Sunday, November 26, 2006

The Anti-Art of Blogging

I have night owl tendencies, even though my middle aged body is fighting against this well-worn habit. So several times a week I will watch late night television: the house is quiet, I am relaxed and in need of a good laugh, and I have sole rights to the clicker. [If I could turn this whole routine on its head, wake up in the morning at dawn, meditate for an hour, then get on the treadmill while doing the laundry--followed by a nice hot breakfast on the table at 7:30-- I would, but that would be like going against gravity. Besides, my husband would think I'd been replaced by a mutant from another planet.]

Sometimes if there is a boring guest or lull on Letterman, I will turn to Charlie Rose on PBS. The other night I happened to catch Nora Ephron talking about blogging. It sums up what my editor, Patty Poore, at OLD-HOUSE INTERIORS was trying to convey to me a few weeks ago, when I was rewriting her merging of three of my blog entries from "In the Pantry". She thought I'd edited out all of the immediacy of my blogging and she was right. [The "Musings" essay, "The Empty House", will appear on the back page of the upcoming fall/winter issue of EARLY HOMES, a newsstand publication by OHI.]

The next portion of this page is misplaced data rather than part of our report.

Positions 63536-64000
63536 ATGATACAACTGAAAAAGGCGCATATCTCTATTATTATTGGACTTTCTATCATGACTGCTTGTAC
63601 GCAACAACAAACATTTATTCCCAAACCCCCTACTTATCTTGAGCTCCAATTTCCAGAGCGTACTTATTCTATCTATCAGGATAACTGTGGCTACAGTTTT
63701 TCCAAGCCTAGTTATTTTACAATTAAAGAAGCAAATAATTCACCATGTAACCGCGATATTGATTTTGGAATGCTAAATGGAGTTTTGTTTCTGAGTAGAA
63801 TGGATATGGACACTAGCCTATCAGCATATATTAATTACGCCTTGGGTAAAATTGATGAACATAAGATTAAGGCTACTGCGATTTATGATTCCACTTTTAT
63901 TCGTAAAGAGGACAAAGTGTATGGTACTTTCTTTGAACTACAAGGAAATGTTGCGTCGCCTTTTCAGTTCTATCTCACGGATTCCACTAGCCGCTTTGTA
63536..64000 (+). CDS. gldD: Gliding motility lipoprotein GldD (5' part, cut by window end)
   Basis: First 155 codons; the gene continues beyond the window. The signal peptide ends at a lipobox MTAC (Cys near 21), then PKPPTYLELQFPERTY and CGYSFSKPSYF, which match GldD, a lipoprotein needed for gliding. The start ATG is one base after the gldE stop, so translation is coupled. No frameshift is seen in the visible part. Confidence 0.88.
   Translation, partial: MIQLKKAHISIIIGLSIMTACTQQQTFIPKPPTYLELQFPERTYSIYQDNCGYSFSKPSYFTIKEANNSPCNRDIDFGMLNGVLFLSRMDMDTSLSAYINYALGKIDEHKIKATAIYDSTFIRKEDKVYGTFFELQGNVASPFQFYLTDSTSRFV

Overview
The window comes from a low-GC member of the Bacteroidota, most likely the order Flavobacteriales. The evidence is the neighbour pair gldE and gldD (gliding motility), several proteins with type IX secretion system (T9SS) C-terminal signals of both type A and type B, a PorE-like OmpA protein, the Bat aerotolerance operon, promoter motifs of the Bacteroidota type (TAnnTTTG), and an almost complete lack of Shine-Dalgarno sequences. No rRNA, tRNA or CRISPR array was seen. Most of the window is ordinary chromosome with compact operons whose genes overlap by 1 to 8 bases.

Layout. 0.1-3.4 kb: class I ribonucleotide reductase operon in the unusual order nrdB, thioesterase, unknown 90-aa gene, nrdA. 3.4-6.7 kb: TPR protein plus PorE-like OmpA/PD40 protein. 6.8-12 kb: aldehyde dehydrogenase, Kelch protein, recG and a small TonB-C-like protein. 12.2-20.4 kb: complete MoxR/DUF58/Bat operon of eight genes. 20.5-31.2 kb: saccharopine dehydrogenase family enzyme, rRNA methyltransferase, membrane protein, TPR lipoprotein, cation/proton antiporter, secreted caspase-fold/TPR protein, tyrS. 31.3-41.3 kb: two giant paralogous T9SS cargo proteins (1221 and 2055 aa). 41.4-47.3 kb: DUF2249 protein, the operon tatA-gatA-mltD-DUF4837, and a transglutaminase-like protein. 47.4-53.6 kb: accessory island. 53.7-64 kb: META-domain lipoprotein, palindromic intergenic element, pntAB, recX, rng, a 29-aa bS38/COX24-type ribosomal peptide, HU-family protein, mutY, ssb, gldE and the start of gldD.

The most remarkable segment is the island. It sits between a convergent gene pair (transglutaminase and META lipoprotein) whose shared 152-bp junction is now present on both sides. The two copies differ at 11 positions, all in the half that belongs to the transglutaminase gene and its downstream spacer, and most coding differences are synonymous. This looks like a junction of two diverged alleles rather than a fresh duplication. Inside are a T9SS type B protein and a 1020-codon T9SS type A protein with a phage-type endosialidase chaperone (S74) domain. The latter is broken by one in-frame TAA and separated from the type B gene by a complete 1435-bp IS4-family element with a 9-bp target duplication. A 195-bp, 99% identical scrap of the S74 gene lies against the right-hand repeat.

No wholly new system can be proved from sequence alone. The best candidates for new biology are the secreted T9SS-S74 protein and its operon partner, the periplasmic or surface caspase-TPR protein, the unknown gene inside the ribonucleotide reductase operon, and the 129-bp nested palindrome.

Because of the wonders of TEVO, I was able to rewind and pause until I jotted down this transcription:


Is there a secret to that (blogging)?


Blogs are different. Blogs are almost like a soap bubble. They're what you think at the very moment you're writing it.


So the thing to do is sit down and write and whatever comes to your head, do it.


Sit down and write and write it fast and if you've been working on it for more than an hour and a half, it's not a blog. It's something else.


It's an essay!


Well, I don't know what it is, but you've taken too long on it, because it should really feel as if its true at that moment, and then not much longer than that.

[I'm also with her on the turtleneck concept of hiding the middle-aged neck!]

1 comment:

scribbit said...

An interesting view of blogging. I wish I'd seen the interview. I would, however, hope that I'm taking a bit more care with the quality of my writing than her metaphor suggests. But the lure of self-publishing is hard to resist.